Assessment of the cause of back pain and simple remediation.

Foot stability, plantar fascia stiffness.

The human kinetic chain starts at the feet. The foot needs adequate stability as it is the body’s base of support and to allow proper ankle mobility. Check for flat feet or foot arch collapse during movement. Plantar fascia is a part of the superficial back line which connects the toes to the eyebrows. Tight plantar fascia can cause tension in superficial back line which can travel up to the erectors of the lumbar. Check for tenderness or stiffness, if any; roll with trigger point ball to release fascia, work on strengthening foot arch and practice walking barefoot with toes splayed.

Ankle mobility.

Ankle mobility is required for proper knee and foot stability. Limited ankle mobility can cause issues with foot & pelvis stability which may cause back pain. Limitations in ankle mobility are usually due to tight calves or the talus bone not gliding posteriorly well enough to allow adequate dorsi flexion. Use the five-inch wall test to assess the available range of motion. 5” or more is adequate. Less than 5” needs some work. If ankle mobility is limited; release the soft tissue of the calves and achilles then work on band distracted ankle mobility, focusing on pushing the knee as far forward with heel planted and foot arch strength maintained.

Knee stability.

Knee stability is often affected by lack of foot stability or ankle mobility, or lack of strength in the muscles responsible for knee stability i.e. the external rotators of the hips. If there is limitation; Work on foot and ankle as discussed above. Check the hip for internal and external rotation limitation in mobility and strength. If the foot supinates with knee tracking over or outside the little toe during movement, work on internal rotation. If the foot pronates and knee collapses inwards, work on external rotation.

Hip mobility.

The hip moves in four ways, internal and external rotation, flexion and extension. If there is limited range of motion in any of these, it will create uneven tension in the hip joint and affect pelvic stability. With affected pelvis stability, lower back pain may be experienced. Assess to see which movement is limited. All four movements of the hip should be within standard ranges for the hip joint to function optimally, thus it is recommended that one works on internal and external rotation, flexion and extension range of motion.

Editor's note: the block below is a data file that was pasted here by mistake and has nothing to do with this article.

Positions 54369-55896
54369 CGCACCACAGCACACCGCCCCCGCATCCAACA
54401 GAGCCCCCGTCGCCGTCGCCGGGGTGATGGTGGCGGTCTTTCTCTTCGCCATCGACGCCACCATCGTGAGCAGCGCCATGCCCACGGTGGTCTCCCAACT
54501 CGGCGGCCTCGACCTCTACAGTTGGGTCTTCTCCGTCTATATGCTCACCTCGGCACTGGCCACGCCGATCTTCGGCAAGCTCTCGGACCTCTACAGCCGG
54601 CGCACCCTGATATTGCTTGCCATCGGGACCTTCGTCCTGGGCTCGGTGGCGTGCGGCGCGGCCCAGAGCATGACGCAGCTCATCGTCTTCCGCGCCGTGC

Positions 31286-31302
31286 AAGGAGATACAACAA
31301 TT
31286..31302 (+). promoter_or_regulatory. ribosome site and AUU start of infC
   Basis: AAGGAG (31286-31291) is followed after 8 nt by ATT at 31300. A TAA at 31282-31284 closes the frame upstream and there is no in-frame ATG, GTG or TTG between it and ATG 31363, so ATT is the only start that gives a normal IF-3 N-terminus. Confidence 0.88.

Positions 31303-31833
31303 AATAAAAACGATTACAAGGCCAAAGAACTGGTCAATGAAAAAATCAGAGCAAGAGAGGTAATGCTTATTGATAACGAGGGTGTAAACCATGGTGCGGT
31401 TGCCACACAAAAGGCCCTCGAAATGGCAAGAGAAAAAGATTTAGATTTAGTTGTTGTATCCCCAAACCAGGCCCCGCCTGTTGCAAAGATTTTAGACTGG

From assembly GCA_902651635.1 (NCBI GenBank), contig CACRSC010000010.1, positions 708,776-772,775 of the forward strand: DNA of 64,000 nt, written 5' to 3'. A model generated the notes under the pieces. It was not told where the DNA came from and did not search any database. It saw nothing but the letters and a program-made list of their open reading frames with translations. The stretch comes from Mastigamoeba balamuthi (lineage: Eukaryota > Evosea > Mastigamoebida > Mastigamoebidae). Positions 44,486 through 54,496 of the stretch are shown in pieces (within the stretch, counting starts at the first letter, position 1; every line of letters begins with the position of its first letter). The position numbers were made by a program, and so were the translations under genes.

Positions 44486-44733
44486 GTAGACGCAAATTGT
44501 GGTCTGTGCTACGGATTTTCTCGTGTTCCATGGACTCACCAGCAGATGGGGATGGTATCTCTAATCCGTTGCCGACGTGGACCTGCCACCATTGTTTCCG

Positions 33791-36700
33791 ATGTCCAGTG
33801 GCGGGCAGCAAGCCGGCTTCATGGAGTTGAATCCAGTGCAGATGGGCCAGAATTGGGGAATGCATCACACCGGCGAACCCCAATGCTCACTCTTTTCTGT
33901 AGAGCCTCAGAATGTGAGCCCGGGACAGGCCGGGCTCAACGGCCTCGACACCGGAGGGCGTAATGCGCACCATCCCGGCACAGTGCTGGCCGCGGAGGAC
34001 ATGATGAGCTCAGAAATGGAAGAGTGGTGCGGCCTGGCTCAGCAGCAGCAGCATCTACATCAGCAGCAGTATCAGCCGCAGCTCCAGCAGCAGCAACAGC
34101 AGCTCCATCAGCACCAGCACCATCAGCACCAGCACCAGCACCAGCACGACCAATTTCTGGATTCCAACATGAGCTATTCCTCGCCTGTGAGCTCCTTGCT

Pelvic stability.

The pelvis is directly connected to the lower back. Often, lower back pain can be linked to inadequacies in the pelvis stability. The most common inadequacies are dysfunctions in the myofascial lines connected to the pelvis i.e. the posterior oblique sling, anterior oblique sling, deep longitudinal sling, and lateral sling. Another cause for back pain is often due to anterior or posterior pelvic tilt caused by limitations in the hip and foot/ankle joints. Before working on pelvic stability, ensure that the hips, knees, ankles and feet are functioning optimally as discussed above.

Often, back pain is a symptom of dysfunction somewhere else in the body, usually from the pelvis down the leg to the foot or vice versa, unless there has been an injury caused by external factors unrelated to movement patterns or congenital related causes of which one would have to see a specialist. However, if it is due to disruptions in movement patterns it can always be resolved with assessment and correction according to the principles of human movement patterns.

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